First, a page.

Two years. Two fucking years. Staring at the same walls, farting into the same sofa cushions. Venturing out with foggy glasses and constant trepidation. Holding out in stubborn anticipation, that one day it’ll all be over. But then it’s just another day. Then another and another and another day. It’s been years, but it might as well have been one terribly long day.
In this third year of our Lord COVID-19, we are sticking our necks out a bit. We've seen friends from 10,000 km away and 10 km away, which has been equally far for years now. We've barely seen any of these people. Kilometers are immaterial to a nanometer virus and any distance greater than two metres has been insurmountable to us.
Are we wise to see friends now? I don't know. Cases are low in Sri Lanka, we're triple-boosted and as tested as we can be. Is this enough? No, it's never enough, but we've honestly had enough. I'm honestly just dying to be a human being.
It wasn't like this last year, whenever that was. People were just dying. Last year Auntie stayed in the guestroom and we never opened the door. We served her and Uncle food on plastic tables outside and never ate together. We handed them jugs of water through the door, which quickly closed. It felt inhospitable, absurd even, but then she actually got hospitalized. She actually died of COVID-19. And we couldn't even go to the funeral. Though she was in our house, I never even saw her face, dead or alive.
I remember when Nihal Mama died and we couldn't make it back for the funeral. We were 15,000 km away, we just couldn't, but in a strange way I've never processed the death. I keep expecting him to be here, because I never saw him leave. He's just around the corner somewhere, his moustache always smiling, his bushy eyebrows always bright. He's still a physically distant relative, just on the other side. I didn't understand the value of funerals until then. You really need to walk people out the door so they can leave. So you can leave.
The world must be full of unprocessed trauma like this today. We've barely been able to attend funerals, especially for COVID victims. How many bodies were disposed of but not laid to rest? It's not even that we don't get to live, we don't even get to die properly. That's another level of fucked up.
Later, when my Seeya died, I was there for everything. We waited with the body all night, extremely uncomfortable in rattan chairs, a pointless act of solidarity with someone who wasn't there. But I realize it wasn't pointless now. It was the period at the end of a life sentence. It was a literal point that let me divide my life into before and after and move on, leaving the dead.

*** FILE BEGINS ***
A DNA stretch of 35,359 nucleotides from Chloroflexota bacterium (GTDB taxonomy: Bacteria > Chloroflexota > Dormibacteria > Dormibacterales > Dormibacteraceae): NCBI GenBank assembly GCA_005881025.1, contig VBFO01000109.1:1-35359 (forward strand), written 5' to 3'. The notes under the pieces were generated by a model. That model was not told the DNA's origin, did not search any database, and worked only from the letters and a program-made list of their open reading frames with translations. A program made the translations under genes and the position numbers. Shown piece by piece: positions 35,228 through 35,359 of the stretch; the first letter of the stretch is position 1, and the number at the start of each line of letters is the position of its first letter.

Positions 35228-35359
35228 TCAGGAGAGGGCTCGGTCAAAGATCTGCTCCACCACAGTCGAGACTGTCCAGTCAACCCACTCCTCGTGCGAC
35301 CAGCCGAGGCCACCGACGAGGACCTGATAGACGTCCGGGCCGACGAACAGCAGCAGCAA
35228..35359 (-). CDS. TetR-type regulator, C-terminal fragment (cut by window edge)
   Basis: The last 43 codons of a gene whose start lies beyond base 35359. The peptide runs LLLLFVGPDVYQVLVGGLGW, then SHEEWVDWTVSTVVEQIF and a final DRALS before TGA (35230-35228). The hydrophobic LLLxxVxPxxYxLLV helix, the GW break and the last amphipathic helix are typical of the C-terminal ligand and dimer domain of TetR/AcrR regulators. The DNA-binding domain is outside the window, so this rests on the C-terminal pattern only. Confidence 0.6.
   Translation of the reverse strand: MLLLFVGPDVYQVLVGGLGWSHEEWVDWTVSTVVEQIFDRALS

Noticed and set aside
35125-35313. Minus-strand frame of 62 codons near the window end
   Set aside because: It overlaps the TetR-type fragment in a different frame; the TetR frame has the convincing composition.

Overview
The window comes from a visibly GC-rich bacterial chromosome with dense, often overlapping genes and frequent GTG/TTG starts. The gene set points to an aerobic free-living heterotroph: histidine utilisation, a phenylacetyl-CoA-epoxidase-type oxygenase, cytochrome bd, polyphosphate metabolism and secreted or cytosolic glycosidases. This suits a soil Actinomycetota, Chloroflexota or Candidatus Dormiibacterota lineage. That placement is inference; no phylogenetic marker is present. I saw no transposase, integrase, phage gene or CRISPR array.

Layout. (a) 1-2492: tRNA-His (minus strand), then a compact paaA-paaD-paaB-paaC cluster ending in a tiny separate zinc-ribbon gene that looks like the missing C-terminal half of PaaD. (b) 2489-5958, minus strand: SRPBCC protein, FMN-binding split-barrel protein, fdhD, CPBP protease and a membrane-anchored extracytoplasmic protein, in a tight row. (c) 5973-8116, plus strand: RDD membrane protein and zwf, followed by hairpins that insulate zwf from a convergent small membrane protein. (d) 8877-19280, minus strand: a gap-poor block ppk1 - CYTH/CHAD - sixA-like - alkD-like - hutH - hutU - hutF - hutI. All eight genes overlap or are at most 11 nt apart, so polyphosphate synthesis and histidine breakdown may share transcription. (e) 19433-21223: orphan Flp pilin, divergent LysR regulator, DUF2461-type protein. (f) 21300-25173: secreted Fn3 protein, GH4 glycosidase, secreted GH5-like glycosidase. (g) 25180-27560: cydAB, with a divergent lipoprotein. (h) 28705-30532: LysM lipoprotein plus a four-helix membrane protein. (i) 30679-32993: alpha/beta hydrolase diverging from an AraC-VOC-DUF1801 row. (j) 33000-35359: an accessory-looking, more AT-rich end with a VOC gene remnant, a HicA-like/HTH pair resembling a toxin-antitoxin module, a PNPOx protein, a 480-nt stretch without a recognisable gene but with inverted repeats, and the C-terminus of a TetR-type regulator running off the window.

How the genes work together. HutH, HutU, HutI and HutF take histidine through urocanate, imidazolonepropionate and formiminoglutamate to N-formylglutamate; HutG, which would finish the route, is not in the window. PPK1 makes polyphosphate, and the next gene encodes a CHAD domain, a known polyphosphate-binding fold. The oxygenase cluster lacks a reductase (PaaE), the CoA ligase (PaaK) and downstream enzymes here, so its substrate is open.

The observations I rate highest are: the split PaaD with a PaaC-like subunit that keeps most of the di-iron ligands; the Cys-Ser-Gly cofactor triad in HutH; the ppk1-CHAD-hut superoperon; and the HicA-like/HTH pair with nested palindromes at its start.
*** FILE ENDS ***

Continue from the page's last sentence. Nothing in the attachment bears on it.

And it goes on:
Today death lacks the rite punctuation. It's just numbers. COVID deaths are just a numbers in a CSV. Other deaths are just remainders. Death is processed into charts but left unprocessed in hearts. And so we wander on, ghosts in our own homes, surrounded by ghosts waiting for their proper funeral rites.
And yet we are quite technically alive. We are shot, double-shot, boostered, we have been shielding for years. We have read the reports, we have the retorts, we understand the importance of ventilation. So we wear masks in the elevator to holiday parties and remove them when we arrive. We have holiday parties because, at this point, fuck it, it's not enough to just survive.
It's not just funerals, we haven't had birthdays, Eid, Vesak, Thai Pongal, and now Christmas. Sharing one plate of sawan would be COVID-central. We can't all crowd into the city to watch the pandol lights. Nobody's going door-to-door with sweet pongal rice. None of the gods of this island can protect us, and none of them have been properly celebrated in years. This is, perhaps, their wrath.
Instead, we line up for the communion of a needle. We scour our hands with holy liquid, we cover our faces lest we offend the elder gods. Instead of hugs we make signs of benediction, instead of scripture we seek the latest studies. Science does indeed deliver miracles, it just doesn't deliver meaning. But I'll take it for now.
As I write this Omicron is sweeping the globe. When you read this, god knows where in the Greek alphabet we'll be. Perhaps Sanskrit. And yet as I write this Omicron isn't sweeping here (it will) and it isn't affecting me. And so, we beat on, boats against the current, borne back ceaselessly into the past.
However briefly, however incompletely, we return to a past where people had holiday parties, where they had friends, where a culture wasn't something microbes grew in but was something lived in, by us.
And so amidst the dying, on this godsforsaken island, we're living if only for a while. We had five kids for a birthday party. We had five couples over for drinks. We open all the doors, we swat away the mosquitoes, we take rapid tests if we've got them, and then we try to forget it all. We talk about the old times, we talk about being older, we compare grey hairs and bellies (ho, ho ho). We pass the time and, fuck it, we pass joints. It's been two years that felt like one interminable day. Sometimes you just want a night off.